The Great Marijuana Debate
Smoke Weed Erry Day
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Continue Pot Crackdown
Side Score: 1
All drugs should be legal. Do what you want as long as it doesn't interfere with my freedom.
Pot? Not addictive, in my experience, at all. BUT it will make you sit around a lot and stare. Plus I do not recommend flying while stoned. One time I was high as a kite leaving New Orleans and I was certain we were all gong to die in a fiery crash.
Side: Smoke Weed Erry Day
I'm currently a sophomore in college and I use basically daily. I smoked last year as well but not as much. Since making the transition to a daily smoker I have only experienced positive changes. My grades have increased from last year, my anxiety remains manageable as well as my stress, and I find myself managing my workload much more efficiently using weed as a reward system.
The only negative aspect would be that fact that I have to keep it hidden because it's illegal and the money I spend on it which isn't that much.
It should be legal. Not just because I use it. The war on drugs has failed. I can get weed so easily it's laughable. In fact it's even more convenient to me illegal than it would be legal. All this money is just running through the black market and underground economy and is not boosting the economy nor is any tax revenue being collected. This money is funneled into the hands of criminals because criminals are the only people who do business with it. If you legalize it then the industry can grow above ground and aide the economy, the tax revenue can bolster state programs, the people who use it can get it safely, cheaply, and with guaranteed regulatory zeal, it can be kept out of the hands of young people, and research into its medicinal properties can boom leading to a plethora of new treatments for cancer patients and the like. Not to mention the resurrection of the hemp industry which will help to fight climate change by creating a cheaper and more renewable source of paper, fabric, fuel, ect. It is more dangerous while illegal and that goes for pretty much anything. I'm more likely to die getting shot on my way to pick some up from back-ally Joe than I am to smoke too much and die from THC overdose which isn't even possible.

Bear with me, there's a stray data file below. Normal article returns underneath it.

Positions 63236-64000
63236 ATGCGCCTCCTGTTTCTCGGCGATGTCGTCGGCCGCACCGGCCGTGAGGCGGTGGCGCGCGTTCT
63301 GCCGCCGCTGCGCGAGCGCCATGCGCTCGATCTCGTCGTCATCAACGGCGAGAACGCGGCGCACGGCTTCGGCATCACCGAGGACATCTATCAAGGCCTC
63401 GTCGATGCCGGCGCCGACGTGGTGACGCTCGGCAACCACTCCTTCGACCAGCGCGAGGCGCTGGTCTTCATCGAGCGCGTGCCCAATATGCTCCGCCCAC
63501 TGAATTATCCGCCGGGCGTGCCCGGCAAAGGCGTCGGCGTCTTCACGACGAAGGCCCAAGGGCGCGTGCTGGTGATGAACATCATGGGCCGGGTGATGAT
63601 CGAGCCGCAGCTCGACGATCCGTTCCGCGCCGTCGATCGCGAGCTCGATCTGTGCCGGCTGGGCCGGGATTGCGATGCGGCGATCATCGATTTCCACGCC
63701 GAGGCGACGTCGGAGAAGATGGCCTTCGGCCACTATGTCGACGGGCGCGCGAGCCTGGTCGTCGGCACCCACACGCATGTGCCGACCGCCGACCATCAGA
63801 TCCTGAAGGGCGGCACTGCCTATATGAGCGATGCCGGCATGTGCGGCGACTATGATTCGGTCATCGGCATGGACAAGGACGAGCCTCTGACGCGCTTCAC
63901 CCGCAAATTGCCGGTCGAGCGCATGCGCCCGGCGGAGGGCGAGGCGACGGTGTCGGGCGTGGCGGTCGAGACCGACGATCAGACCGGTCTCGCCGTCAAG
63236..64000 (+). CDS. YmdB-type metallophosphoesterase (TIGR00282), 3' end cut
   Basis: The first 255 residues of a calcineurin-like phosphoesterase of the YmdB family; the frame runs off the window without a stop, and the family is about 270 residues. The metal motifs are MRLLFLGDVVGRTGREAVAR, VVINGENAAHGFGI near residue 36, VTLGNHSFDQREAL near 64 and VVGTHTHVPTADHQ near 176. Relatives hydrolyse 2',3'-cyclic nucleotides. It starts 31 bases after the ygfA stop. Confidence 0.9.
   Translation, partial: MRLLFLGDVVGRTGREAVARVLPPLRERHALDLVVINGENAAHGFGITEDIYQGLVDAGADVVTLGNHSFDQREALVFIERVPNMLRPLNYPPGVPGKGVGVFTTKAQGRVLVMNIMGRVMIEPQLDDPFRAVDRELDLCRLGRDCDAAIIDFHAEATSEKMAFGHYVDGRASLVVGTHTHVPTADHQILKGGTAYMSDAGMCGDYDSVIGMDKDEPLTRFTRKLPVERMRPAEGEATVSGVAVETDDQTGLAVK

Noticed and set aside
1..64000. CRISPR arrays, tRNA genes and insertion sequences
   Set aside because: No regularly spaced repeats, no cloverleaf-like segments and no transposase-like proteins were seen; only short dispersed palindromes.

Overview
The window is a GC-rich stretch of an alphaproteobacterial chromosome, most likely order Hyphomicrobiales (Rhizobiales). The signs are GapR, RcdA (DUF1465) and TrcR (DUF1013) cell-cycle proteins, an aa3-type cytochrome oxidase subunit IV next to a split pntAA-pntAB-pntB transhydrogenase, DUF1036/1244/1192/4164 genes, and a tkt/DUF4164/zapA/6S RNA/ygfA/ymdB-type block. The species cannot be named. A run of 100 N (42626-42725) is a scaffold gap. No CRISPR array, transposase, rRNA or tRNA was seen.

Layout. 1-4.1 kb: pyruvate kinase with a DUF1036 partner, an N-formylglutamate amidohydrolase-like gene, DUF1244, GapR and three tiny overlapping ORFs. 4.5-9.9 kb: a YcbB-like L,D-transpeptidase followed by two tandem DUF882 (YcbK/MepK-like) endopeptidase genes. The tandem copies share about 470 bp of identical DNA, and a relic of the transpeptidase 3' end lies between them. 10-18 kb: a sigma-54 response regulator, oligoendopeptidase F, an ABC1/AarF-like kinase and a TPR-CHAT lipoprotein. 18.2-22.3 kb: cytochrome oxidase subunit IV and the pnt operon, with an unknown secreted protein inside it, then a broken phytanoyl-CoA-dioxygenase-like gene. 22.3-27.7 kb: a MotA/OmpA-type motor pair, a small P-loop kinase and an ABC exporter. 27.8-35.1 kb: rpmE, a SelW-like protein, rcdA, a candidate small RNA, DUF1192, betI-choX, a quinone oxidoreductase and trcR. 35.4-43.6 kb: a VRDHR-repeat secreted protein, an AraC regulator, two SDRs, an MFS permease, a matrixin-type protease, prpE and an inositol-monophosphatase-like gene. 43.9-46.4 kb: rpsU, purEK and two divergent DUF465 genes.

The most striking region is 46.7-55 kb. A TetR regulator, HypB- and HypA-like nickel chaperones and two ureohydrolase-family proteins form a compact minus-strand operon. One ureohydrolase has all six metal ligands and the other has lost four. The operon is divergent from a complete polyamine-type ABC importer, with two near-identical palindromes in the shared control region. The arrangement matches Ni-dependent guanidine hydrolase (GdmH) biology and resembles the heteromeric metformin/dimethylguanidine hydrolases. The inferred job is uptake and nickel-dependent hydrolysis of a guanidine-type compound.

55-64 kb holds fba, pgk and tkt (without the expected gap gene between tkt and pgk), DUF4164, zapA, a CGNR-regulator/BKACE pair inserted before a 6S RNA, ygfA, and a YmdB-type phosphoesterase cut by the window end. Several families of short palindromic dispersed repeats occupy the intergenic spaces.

Side: Smoke Weed Erry Day
Weed doesn't have you hung over regretting what you did last night like alcohol does. Weed doesn't kill you if you have too much like alcohol does. Weed doesn't cause cancer like cigarettes or have nearly as much toxic chemicals in it's smoke. And through my own observation in smoking both tobacco and marijuana the old debate of marijuana having more tar in it's smoke i find to be false just by using my pipe i can see that tobacco leaves more tar/resin black stuff in it then weed. i no longer smoke tobacco.
Side: Smoke Weed Erry Day
Smoking Marijuana is a toXin to Your lungs, cardiovascular system and a toXin to Your nervous system.
Smoking Marijuana is a danger to the child that a man or a woman produces, causing health problems for the child in its mental and physical development.
Even in children and young adolescent adults, Smoking Marijuana is very dangerous. If You smoke enough Marijuana You cannot operate anything technical and it is dangerous to drive or do anything such as driving or mechanical operations.
You wait for some time to pass while You " Come Down " from Your high. Alcohol is the same, same health risks if You drink large and frequent amounts of alcohol You will risk Your organs health and also is dangerous to the health of a baby in the womb.
However with alcohol - it is totally legal, people do not go to prison or get into any trouble for having an unopened case of beer or an unopened bottle of whiskey in the trunk or back seat.
Therefore people tend to abuse and overdrink and even drink and drive because it is completely legal to possess alcohol.
In Colorado, The 2013-16 period saw a 40 percent increase in the number of all drivers involved in fatal crashes in Colorado, from 627 to 880, according to the NHTSA data. Those who tested positive for alcohol in fatal crashes from 2013 to 2015 — figures for 2016 were not available — grew 17 percent, from 129 to 151.
By contrast, the number of drivers who tested positive for marijuana use jumped 145 percent — from 47 in 2013 to 115 in 2016. During that time, the prevalence of testing drivers for marijuana use did not change appreciably, federal fatal-crash data show.
And the numbers probably are even higher.
State law does not require coroners to test deceased drivers specifically for marijuana use in fatal wrecks — some do and some don’t — and many police agencies say they don’t pursue cannabinoid tests of a surviving driver whose blood alcohol level is already high enough to charge them with a crime.
“I never understood how we’d pass a law without first understanding the impact better,” said Barbara Deckert, whose fiancée, Ron Edwards, was killed in 2015 in a collision with a driver who tested positive for marijuana use below the legal limit and charged only with careless driving.
Marijuana should be more regulated IF the government wants to make it legal, the government should crack down on DUIs just like they do with Alcohol.
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